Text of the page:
After decades of doubt, researchers have rediscovered "the world’s rarest wild dog" – the New Guinea highland wild dog (HWD). Who's a good boy?
The discovery came about through recent expeditions by the University of Papua in the mountains of New Guinea. Building on 30 years of work by Dr I Lehr Brisbin of the University of Georgia, they traced the tracks and scat of the wild dogs to make predictions on their whereabouts. They then used hidden dens, scent lures, and camera traps to get photographic documentation. Through DNA sequencing carried out on their poop and other biological samples, the New Guinea Highland Wild Dog Foundation say they have confirmed that they still "exist and thrive in the highlands of New Guinea."
Overall, they have gathered hundreds of images of HWDs in the wild, including at least 15 individuals of males, females, and pups. The photographs were taken up to 4,600 meters (15,000 feet) above sea level, along Puncak Jaya on New Guinea’s remote central mountain spine. This makes it the largest and only apex predator on the whole of New Guinea island.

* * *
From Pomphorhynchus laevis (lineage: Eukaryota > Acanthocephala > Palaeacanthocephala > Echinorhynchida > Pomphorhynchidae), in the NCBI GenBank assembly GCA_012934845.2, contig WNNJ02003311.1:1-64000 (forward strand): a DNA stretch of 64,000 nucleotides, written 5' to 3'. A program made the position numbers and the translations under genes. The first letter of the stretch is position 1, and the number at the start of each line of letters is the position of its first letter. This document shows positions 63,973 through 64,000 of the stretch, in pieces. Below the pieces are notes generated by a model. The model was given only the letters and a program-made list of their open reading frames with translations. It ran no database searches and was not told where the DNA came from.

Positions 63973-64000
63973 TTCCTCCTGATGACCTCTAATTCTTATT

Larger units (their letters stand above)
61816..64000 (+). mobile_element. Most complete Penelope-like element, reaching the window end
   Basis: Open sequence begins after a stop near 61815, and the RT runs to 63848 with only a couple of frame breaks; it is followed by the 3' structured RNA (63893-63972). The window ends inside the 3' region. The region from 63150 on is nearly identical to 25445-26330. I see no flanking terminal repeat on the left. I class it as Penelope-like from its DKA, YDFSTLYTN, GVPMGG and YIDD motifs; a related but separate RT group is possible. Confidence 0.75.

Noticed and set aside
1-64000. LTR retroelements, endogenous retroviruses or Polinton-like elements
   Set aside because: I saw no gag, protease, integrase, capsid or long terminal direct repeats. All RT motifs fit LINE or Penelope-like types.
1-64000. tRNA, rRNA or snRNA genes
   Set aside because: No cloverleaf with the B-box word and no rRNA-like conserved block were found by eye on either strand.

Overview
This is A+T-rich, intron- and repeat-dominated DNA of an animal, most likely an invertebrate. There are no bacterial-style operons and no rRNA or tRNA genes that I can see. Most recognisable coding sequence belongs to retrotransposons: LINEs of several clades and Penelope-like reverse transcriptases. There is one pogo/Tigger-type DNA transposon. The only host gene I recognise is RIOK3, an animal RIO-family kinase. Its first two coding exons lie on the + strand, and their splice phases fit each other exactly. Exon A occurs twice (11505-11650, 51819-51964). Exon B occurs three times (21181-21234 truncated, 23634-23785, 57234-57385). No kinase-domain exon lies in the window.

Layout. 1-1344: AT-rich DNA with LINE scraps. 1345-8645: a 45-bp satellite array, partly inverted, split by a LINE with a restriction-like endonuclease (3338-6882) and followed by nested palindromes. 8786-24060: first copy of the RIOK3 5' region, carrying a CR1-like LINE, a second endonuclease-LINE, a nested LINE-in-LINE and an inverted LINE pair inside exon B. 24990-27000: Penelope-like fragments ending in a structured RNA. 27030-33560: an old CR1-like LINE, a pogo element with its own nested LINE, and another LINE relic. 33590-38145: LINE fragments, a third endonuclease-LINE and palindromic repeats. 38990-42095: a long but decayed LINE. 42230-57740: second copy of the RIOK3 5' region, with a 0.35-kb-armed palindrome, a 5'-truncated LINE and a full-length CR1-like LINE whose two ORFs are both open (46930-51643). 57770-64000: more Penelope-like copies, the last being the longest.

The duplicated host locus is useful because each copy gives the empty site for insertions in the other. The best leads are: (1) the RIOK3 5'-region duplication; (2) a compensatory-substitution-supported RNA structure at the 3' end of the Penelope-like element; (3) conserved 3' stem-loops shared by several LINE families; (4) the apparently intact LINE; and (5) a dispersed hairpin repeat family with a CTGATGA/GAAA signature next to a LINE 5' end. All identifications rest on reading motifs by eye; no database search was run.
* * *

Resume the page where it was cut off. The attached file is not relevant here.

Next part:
There are over 200 of these pooches in captivity, but there was a lack of evidence to say they were still around in their native wild. Other “potentially credible” observations and photographs have popped up over the years, however many believe that it was simply another subspecies, the New Guinea Singing Dog (NGSD), or a genetically "watered down" version of other strays or village dogs.
This is where the waters get a bit muddy. There’s debate among the scientific community as to whether the HWD is genetically different enough to separate them from the NGSD or even an Australian dingo.
Two pups explore scent lures. New Guinea Highland Wild Dog Foundation
To try and clear up the confusion, the scientists on the project hope to further analyze the HWD’s DNA. The team noted there’s a full scientific publication on its way, so stay tuned.
The New Guinea Highland Wild Dog Foundation say this is a particularly fascinating pooch as the species could be a relic of the canid family (which includes domestic dogs, wolves, foxes, and jackals) from a time before human agriculture and domestication, therefore free from the selective breeding pressures of humans. However, this is also up for debate.
New Guinea Highland Wild Dog Foundation said in a statement: “Further study is not only key to gauging the health and fitness of the ecosystem these dogs inhabit, but vital to understanding canid and human genetics, co-migration and co-evolution. To unlock the secrets of the Highland Wild Dog is to better understand ourselves and our own story.”